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 CMS Strikes Down ‘No-CPR’ Facilities

​Care centers will have to perform CPR (cardio-pulmonary resuscitation) on stricken elders unless the resident has already signed an advance directive, officials at the Centers for Medicare & Medicaid Services (CMS) announced in new rules earlier this month.

A few states, such as Wisconsin and Kansas, had allowed some providers to declare in advance that they wouldn’t provide CPR to fallen residents. But CMS officials announced that this wasn’t kosher.

“Facility policy should specifically direct staff to initiate CPR when cardiac arrest occurs for residents who have requested CPR in their advance directives, who have not formulated an advance directive, who do not have a valid DNR [do not resuscitate] order, or who do not show AHA [American Hospital Association] signs of clinical death as defined in the AHA Guidelines for CPR and Emergency Cardiovascular Care (ECC),” CMS said in a memorandum, issued Monday.

“Additionally, facility policy should not limit staff to only calling 911 when cardiac arrest occurs. Prior to the arrival of EMS [emergency medical services], nursing homes must provide basic life support, including initiation of CPR, to a resident who experiences cardiac arrest in accordance with that resident’s advance directives or in the absence of advance directives or a DNR order,” the memo said.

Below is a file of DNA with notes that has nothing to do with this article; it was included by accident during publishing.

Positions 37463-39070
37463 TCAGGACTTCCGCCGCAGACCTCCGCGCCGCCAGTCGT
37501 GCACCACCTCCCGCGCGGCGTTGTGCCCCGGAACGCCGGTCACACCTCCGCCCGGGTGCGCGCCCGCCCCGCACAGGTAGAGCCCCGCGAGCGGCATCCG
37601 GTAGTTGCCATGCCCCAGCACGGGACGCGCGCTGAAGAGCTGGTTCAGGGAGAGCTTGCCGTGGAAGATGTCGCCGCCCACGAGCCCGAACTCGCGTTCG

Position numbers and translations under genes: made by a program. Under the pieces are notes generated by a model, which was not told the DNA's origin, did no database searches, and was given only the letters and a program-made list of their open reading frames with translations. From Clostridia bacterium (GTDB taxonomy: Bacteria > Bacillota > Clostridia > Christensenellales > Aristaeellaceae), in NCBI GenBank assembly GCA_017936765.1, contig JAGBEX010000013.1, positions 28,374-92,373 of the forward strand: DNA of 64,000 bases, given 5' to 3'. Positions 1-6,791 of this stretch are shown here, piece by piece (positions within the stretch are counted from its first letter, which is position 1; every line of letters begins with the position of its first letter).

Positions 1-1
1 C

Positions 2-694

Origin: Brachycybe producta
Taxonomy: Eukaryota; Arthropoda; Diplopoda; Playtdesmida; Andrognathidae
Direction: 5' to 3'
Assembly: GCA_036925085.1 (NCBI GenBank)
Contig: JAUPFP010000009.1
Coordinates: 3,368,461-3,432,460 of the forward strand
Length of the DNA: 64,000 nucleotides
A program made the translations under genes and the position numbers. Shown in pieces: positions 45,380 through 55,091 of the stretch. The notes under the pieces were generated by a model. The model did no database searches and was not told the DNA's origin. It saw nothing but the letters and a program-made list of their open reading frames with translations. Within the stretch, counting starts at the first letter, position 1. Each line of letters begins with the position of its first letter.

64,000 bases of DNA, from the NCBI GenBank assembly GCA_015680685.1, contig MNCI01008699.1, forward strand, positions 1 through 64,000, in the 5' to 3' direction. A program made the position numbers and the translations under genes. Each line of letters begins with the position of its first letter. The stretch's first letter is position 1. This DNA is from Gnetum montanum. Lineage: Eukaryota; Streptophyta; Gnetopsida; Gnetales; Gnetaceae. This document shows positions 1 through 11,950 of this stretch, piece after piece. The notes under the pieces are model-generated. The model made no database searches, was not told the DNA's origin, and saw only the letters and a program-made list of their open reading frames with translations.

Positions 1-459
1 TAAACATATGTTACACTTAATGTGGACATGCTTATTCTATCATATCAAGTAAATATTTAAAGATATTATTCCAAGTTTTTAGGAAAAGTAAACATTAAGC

The memo also makes clear that providers will have to default to heroic measures when they don’t know if their residents have completed and signed advance directives.

“While acknowledging that research shows that CPR is generally ineffective among elderly nursing facility residents, the memo also notes that trends in the nursing facility population, including more younger residents, more individuals seeking short-term rehabilitation, and increasing ethnic and cultural diversity, underscores the need for effective, individualized, well-documented and consistently implemented policies and procedures for advance directives,” said Ruta Kadanoff, vice president for quality and regulatory affairs at the American Health Care Association, in a note to her association’s members.

The memo will have some impact on those centers that haven’t already hired CPR-trained staff for each shift of the 24-hour day. But Kadanoff told us that Monday’s memo underlines the importance of getting to know residents right away and making sure their needs and wants are understood from the first day. 

Click HERE for the CMS memorandum.

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